“Get a seam ripper,” my quilting teacher instructed our beginners’ class. “You will make mistakes.” Who could have imagined that the innocuous little metal wand with the lobster-claw- shaped blade would become so central to the act of creating? It sits beside my sewing machine as a humbling reminder of the chafed and blistered interface between aspiration and reality.
When I began my quilting class, it had been forty-five years since I touched a sewing machine. Forty-five years since the day when Cathy Claflin sewed right through her index finger in seventh-grade home-ec class. Technology has advanced since then, but it is as easy as ever to sew through your finger. It is just as difficult as it ever was to measure accurately, cut precise edges, and sew a straight and tidy seam. Even before I sewed my first stitch, I had to accept the reality that I was going to need the seam ripper.
Sure enough, I cut my first quilt block with meticulous care and managed to keep all fingers intact. I measured and remeasured my seam allowances for accuracy before starting to sew. I pieced together the eight small and two larger blocks carefully…or so I thought, until I realized that I had sewn one block upside down. Well, there was nothing to do but unwrap those seam rippers and undo my mistake. I slipped the tiny blade under a stitch and cut it. Again and again, I repeated the process. Insert, cut, repeat. The seam ripping was interspersed with the more tedious task of picking the tiny flecks of cut thread from the fabric so that they wouldn’t mar the new work. Jab, rip, pick, discard…until I was left with fabric that bore some faint scars of the previous attempt, but which I could use for a newer and truer seam.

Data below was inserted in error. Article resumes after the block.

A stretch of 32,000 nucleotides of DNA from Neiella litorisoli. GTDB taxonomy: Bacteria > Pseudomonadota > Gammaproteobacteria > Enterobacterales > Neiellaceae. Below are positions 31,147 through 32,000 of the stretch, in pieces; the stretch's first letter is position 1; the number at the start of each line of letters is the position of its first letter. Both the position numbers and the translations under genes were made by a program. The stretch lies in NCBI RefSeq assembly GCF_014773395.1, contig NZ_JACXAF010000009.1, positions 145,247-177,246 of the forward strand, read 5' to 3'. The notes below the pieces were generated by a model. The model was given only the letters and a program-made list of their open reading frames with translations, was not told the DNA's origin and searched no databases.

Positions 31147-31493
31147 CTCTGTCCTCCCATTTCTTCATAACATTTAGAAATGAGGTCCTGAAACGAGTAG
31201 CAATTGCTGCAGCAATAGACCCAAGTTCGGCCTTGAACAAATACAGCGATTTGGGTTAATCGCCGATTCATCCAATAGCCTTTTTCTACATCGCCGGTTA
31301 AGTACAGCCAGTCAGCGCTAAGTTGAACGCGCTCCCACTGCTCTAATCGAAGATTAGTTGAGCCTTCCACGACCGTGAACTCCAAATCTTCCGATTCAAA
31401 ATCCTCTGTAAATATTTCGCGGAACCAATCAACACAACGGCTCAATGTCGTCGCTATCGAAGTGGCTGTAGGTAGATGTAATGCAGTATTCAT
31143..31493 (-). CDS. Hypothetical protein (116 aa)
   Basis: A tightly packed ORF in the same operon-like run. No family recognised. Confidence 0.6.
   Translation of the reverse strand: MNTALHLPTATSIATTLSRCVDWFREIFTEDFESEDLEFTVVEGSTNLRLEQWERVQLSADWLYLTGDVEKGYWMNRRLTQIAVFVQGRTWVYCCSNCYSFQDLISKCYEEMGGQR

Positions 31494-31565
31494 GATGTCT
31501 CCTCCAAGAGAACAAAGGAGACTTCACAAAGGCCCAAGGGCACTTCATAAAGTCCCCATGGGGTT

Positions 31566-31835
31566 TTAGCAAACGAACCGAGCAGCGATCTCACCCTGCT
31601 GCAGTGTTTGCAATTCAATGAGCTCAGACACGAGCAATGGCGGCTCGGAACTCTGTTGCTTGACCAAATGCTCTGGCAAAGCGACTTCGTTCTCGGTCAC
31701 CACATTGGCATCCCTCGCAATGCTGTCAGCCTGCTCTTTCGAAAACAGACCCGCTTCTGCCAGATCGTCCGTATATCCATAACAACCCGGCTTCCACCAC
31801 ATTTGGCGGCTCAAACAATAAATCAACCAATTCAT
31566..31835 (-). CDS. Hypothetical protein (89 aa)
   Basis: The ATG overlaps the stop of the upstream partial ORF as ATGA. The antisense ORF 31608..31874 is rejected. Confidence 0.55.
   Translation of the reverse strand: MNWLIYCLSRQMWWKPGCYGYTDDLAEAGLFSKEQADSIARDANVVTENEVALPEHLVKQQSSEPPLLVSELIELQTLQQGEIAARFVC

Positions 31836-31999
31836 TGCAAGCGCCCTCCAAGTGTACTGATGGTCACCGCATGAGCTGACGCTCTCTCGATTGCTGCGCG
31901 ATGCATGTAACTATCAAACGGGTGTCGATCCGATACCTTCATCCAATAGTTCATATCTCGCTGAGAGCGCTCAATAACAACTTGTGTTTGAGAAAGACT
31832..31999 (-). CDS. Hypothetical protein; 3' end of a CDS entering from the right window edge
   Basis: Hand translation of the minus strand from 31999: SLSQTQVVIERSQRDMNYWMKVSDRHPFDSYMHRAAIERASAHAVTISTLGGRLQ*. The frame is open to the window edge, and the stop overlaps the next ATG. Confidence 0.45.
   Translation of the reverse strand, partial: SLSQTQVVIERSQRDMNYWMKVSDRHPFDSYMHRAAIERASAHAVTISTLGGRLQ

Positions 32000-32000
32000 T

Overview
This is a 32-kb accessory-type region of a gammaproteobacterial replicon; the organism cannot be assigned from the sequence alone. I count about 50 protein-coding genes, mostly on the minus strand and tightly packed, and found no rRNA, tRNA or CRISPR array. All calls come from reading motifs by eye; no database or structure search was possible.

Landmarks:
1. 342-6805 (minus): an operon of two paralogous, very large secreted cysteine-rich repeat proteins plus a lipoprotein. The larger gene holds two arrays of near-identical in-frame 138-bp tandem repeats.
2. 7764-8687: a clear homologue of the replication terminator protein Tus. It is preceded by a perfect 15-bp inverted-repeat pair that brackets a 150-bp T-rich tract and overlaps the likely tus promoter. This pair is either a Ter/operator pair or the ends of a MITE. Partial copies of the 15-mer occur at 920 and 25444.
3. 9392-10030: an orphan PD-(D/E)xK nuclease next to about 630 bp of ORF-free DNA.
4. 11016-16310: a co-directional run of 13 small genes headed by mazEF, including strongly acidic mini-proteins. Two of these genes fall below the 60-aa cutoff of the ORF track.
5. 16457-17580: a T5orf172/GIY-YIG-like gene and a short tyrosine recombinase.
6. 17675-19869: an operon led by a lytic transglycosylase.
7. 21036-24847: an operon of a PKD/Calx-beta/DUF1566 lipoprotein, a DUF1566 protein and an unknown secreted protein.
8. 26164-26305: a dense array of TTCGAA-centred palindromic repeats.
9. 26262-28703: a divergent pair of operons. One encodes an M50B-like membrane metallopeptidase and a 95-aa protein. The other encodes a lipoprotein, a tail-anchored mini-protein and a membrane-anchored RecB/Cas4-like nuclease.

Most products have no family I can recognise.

A sage once observed that, to a hammer, the whole world looks like a nail. It follows that, to someone wielding a seam ripper, life’s seamy places demand attention. The world is full of things that are sewn together. Sometimes the seams are tidy, straight, and true. Other times, life is put together more haphazardly. Careers fray mid-course. Marriages stray too close to the seam allowance. Dreams fade into blandness. Hopes wrinkle and pucker. Much of adulthood is spent with some sort of seam ripper in hand, as we decide what kind of flaws we can tolerate, what is sturdy enough to survive a rip-and-repair job, and what needs to be tossed into the scrap bin so that we can start over.
Jab, rip, pick, and repeat. Always we begin again.
Fabric, foibles, and frailty—reminders of the challenges of imperfection. I look at the patchwork of my life and see both the beauty and the flaws. The places where the seams aren’t quite even. The almost invisible reminders of the times when I got a second chance, and took it. The alchemy, or grace, of pattern and color where the outcome exceeds my imagination. And so, I try again…eager to create something new; stitching the uneven edges of my life into something with warmth, and heft, and its own peculiar beauty. The seam rippers wait nearby.